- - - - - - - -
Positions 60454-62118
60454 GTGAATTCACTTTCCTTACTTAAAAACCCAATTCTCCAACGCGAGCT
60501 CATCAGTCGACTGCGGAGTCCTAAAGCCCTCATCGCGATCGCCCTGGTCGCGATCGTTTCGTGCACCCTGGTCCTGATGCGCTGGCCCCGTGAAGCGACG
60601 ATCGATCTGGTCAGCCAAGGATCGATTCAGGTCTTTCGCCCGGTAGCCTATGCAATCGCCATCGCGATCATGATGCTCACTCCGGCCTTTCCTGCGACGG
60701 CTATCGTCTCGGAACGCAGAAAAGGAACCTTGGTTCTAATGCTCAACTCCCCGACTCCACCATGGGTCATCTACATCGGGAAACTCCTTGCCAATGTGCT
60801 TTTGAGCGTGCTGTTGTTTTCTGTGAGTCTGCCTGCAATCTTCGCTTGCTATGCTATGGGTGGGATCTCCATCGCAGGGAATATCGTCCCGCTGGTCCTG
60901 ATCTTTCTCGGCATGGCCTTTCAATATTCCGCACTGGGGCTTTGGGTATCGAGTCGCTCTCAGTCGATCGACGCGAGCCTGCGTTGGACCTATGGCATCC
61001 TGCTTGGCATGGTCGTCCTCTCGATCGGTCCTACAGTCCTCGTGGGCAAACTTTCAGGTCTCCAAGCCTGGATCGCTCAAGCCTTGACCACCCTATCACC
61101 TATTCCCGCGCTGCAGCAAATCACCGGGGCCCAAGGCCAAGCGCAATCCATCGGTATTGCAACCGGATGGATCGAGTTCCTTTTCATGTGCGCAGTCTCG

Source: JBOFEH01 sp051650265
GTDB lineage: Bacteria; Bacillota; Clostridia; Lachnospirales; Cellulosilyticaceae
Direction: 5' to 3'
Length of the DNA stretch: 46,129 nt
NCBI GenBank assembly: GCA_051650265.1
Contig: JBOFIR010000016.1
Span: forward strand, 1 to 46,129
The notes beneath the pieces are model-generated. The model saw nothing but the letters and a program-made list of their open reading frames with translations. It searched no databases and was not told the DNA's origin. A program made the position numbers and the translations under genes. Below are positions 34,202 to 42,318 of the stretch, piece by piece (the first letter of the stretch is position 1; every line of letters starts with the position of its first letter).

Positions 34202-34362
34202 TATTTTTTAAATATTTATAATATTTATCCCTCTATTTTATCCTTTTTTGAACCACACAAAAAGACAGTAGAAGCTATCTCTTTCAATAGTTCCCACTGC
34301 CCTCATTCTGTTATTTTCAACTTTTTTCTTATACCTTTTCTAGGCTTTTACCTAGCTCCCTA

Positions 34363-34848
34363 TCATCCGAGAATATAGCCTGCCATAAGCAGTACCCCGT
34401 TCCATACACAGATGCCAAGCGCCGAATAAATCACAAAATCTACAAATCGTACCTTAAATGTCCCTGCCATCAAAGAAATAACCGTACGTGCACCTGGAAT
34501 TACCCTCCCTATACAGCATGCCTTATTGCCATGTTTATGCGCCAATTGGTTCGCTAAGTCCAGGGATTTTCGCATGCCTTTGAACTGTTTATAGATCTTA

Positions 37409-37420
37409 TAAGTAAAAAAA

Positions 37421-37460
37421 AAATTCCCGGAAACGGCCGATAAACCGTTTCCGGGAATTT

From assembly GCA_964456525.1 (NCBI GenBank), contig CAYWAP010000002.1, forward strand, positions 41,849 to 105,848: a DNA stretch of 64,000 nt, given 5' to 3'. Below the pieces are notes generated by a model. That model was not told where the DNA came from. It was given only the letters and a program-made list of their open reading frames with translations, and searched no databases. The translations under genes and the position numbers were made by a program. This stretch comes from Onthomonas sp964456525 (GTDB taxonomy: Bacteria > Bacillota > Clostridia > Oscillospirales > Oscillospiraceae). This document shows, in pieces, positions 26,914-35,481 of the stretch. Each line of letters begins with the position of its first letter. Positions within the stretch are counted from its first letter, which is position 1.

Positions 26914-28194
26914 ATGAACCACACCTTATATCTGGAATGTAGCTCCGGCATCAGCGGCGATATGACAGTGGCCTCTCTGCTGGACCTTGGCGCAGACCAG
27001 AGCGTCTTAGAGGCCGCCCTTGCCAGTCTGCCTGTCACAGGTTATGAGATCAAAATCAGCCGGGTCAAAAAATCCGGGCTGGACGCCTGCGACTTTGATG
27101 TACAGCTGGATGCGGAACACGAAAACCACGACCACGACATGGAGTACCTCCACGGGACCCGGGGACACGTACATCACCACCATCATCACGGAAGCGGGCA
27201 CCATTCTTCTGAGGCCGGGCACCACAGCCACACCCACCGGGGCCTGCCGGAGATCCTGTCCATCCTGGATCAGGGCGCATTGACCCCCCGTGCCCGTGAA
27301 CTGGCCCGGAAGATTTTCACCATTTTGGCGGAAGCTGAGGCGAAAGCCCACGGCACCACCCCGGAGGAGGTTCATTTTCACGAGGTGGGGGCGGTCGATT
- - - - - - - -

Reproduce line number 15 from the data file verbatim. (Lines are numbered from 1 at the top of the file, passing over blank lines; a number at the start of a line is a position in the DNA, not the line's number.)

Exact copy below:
Contig: JBOFIR010000016.1